INVESTING IN A WATER WAND FOR GARDEN SEASON AHEAD You can save water with an adjustable setting water wand that applies water only where you need it instead of all over the garden plot. A durable wand can apply a steady stream when you plant a seed in a furrow or spray and mist directly in growing plants without water wasted between the rows. If you have raised beds, you can spray the whole bed one at a time without flooding the beds. A good durable wand costs around twelve dollars and will probably save enough water in a year to more than pay for itself.

A ROW OF DEEP WINE IN THE GARDEN PLOT Many people shun beets as a vegetable in their garden plot because they are misunderstood like the carrot. Both need deep, soft soil to produce their root crop over a long growing season. The beet seed are hard as a brick and when planted, the seeds need to be laid on a thick bed of peat moss in the furrow and then watered with a layer of water preferably from a water wand set on the “stream” setting, then plant the seed a few inches apart, cover with another layer of peat moss and then cover with two to three inches of soil, tamp down and spray again. This will soften the seeds and get them off to a good start. Allow beets plenty of time and space, plant two beets per hill and thin when they get two inches tall. Beets will require a 90 day season. Maybe this is why gardeners do not grow them. The best beet for our area is the Detroit Dark Red variety. As the beets grow taller, Keep soil hilled up to them and fertilize every two weeks with liquid fertilizer.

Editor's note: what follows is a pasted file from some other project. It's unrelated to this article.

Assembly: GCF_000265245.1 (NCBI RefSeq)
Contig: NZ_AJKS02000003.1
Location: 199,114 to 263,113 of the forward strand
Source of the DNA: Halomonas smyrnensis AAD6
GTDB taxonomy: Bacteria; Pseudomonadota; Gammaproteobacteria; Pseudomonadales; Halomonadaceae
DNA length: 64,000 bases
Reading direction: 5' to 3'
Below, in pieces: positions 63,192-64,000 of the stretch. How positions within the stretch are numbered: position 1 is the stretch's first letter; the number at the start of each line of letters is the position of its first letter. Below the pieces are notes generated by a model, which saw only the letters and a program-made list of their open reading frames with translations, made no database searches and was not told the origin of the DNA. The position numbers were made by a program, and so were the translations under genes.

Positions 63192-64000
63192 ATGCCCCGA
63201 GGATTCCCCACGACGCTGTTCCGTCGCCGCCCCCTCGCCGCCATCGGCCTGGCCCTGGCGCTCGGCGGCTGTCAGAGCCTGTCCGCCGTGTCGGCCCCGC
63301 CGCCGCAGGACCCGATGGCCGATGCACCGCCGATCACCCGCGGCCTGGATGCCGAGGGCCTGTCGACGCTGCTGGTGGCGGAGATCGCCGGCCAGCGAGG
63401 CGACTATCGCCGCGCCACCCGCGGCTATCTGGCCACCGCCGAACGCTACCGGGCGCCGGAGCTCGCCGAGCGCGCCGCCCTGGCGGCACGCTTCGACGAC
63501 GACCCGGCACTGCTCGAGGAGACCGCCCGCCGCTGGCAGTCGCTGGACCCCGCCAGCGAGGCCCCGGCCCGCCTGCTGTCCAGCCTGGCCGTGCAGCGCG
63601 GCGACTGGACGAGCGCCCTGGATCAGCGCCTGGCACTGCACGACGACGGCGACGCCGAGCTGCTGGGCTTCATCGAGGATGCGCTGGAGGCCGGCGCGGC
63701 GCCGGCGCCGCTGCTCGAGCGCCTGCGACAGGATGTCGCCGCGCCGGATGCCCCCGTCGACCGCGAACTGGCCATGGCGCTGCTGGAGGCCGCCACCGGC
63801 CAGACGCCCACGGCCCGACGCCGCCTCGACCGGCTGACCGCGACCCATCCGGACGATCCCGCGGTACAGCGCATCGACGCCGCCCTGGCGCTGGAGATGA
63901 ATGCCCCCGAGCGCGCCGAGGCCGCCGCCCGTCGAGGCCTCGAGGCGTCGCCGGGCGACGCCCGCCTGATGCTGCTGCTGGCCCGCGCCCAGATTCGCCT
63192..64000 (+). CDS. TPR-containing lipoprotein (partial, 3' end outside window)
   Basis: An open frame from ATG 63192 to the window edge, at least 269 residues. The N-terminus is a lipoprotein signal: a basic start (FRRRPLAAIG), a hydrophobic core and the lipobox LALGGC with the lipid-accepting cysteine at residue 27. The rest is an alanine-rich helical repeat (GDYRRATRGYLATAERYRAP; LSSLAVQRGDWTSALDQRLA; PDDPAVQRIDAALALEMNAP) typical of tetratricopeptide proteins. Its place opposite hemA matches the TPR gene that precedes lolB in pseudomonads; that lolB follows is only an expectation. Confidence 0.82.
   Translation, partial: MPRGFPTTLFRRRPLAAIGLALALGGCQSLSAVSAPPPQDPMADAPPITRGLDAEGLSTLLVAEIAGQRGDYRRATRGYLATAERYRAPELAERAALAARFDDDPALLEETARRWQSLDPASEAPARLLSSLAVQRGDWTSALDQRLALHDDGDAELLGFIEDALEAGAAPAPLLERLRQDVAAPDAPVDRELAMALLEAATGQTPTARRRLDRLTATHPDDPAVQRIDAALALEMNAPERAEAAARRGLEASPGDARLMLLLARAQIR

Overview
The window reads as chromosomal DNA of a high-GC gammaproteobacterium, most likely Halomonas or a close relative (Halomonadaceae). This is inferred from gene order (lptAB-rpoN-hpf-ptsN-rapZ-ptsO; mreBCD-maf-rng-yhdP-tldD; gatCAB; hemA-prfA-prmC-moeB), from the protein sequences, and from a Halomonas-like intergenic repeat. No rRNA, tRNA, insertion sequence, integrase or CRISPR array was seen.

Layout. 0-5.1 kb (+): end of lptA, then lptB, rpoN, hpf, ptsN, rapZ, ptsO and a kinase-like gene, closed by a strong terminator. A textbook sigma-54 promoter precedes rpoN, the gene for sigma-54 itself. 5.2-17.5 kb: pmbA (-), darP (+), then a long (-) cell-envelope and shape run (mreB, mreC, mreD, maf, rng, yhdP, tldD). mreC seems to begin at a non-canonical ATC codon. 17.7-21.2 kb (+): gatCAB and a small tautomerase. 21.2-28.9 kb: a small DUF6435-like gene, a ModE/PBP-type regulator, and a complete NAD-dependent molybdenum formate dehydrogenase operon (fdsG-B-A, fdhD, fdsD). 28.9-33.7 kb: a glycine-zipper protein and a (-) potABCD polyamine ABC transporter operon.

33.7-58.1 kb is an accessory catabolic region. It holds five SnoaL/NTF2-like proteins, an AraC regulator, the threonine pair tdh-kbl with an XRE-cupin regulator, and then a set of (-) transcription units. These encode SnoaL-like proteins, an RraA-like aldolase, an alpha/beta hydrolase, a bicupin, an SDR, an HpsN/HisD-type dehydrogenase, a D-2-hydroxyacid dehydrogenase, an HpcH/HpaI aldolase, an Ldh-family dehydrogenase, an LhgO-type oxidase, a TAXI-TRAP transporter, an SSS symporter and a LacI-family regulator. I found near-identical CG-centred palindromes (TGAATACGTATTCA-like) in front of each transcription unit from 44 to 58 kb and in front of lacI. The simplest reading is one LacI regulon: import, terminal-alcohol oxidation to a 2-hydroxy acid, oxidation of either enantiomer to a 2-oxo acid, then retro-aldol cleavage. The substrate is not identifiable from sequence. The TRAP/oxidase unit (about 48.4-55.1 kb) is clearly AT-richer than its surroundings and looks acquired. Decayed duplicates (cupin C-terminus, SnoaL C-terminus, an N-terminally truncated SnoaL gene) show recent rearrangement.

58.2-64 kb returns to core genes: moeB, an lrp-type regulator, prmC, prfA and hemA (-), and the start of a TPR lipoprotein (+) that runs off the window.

ENJOYING THE EXTRA HOUR OF DAYLIGHT SAVINGS TIME An added plus as spring gets on the way is enjoying the extra hour of daylight. This gives extra time to prepare the garden plot as well as the lawn for the 2016 growing season. In early spring it does not take long to get used to that extra hour of daylight.